Hope Now Figures Call Program’s Effectiveness Into Question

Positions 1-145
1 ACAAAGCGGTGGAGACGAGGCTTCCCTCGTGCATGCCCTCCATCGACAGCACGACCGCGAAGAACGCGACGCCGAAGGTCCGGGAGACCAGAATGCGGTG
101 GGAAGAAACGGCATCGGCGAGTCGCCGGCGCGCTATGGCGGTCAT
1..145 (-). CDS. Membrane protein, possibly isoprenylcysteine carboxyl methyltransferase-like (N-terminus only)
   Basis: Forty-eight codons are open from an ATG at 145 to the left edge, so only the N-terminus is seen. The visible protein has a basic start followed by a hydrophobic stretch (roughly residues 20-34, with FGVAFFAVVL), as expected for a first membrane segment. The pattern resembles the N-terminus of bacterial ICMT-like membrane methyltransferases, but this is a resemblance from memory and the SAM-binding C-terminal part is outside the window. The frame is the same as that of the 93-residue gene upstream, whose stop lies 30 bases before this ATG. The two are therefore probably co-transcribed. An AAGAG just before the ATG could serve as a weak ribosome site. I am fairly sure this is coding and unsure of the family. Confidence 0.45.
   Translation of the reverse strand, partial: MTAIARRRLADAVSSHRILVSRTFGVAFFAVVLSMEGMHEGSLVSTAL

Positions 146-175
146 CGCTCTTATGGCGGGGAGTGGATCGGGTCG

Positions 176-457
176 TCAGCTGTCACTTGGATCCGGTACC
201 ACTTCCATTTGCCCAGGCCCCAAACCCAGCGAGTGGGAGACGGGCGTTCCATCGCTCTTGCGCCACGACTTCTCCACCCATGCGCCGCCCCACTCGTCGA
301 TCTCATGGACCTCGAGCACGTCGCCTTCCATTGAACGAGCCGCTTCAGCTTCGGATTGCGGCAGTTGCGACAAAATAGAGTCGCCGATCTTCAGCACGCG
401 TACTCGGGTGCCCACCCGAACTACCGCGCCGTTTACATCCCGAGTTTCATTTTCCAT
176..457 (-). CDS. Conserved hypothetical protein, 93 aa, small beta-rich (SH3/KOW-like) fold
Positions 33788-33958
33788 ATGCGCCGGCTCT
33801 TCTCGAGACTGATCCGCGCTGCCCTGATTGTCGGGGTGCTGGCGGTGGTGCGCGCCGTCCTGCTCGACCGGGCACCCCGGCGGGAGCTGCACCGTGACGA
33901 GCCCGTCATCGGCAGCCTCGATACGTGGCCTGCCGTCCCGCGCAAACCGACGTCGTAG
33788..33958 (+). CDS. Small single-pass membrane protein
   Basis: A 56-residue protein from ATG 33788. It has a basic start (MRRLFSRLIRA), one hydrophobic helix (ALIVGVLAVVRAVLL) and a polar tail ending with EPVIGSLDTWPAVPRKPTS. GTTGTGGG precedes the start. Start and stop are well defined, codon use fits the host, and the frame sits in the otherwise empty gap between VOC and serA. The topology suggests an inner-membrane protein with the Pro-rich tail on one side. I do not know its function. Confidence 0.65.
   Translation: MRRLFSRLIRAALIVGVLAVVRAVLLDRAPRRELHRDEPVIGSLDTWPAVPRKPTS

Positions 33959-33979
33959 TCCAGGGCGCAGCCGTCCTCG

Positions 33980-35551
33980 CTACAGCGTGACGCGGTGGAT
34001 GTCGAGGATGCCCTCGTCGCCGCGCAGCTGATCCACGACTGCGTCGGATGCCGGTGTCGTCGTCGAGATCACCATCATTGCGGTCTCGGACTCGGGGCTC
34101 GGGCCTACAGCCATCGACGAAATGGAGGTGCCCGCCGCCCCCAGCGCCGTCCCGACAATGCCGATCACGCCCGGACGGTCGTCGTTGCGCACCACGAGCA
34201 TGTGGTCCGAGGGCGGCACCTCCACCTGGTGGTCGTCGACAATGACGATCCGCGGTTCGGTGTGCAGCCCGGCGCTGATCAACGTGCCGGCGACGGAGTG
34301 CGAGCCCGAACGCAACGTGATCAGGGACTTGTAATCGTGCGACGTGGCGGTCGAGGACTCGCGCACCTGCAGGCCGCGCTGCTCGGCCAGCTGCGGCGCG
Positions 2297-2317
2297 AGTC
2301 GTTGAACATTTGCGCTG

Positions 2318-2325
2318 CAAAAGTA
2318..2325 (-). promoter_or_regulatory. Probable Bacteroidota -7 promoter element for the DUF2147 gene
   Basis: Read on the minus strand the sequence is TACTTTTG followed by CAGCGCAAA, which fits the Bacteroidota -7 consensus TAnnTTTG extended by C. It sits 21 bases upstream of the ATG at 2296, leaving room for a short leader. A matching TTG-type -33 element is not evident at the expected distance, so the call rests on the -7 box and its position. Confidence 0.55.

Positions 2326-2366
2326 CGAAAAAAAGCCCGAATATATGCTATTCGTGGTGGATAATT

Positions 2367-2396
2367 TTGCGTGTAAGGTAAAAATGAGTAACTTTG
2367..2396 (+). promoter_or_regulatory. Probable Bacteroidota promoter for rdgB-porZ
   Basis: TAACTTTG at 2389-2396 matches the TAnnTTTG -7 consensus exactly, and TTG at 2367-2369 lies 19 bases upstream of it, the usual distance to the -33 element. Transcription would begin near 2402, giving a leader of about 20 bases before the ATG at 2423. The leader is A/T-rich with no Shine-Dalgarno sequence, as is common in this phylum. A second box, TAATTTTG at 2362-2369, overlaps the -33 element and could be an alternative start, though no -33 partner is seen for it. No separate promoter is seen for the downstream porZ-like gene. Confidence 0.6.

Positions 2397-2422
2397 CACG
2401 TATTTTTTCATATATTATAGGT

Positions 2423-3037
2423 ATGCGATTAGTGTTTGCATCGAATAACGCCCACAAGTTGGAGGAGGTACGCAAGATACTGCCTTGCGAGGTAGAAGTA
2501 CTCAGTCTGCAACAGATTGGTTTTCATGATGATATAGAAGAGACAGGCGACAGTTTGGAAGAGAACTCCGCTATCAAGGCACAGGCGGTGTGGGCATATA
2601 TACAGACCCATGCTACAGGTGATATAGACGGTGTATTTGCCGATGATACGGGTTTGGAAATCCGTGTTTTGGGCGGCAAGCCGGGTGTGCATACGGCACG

New York—The Hope Now coalition says lenders have helped almost 1.2 million troubled homeowners—but it’s still not clear how successful Hope Now’s plan has been in helping people keep their homes, CNNMoney.com reports. Numbers released Thursday by Hope Now—which indicate the total number of workouts from July 2007 through the end of February—also show that almost 419,000 borrowers’ homes were lost to foreclosure.The Bush administration’s Hope Now group of lenders, investors and community groups divides its data into two categories: loan modifications–which include loan term changes such as permanent reductions to a loan’s principal or interest rates–and repayment plans, which offer borrowers time to make up missed payments.Repayment plans are typically not as helpful for borrowers in trouble who couldn’t handle their original monthly payments to begin with, says Federal Deposit Insurance Corp. Chairman Sheila Bair–and 848,000 of the 1,178,000 Hope Now loan aid packages were repayment schedules.Yet Hope Now has increased its amount of modifications, which are more helpful in helping people avoid losing their homes: Nearly 37 percent of the workouts in 2008 were modifications, compared to just 25 percent in 2007.However, Hope Now also labels temporary interest-rate freezes and mortgage extensions—often considered to be limited-relief solutions for troubled homeowners–as modifications, so not all of the 37 percent were principal reductions or interest-rate cuts.The plan’s effect on troubled homeowners is uncertain: According to the Mortgage Bankers Association, in the three months ended September 30, 40 percent of the subprime, adjustable rate mortgage borrowers who slipped into foreclosure had already tried to work things out with their lenders.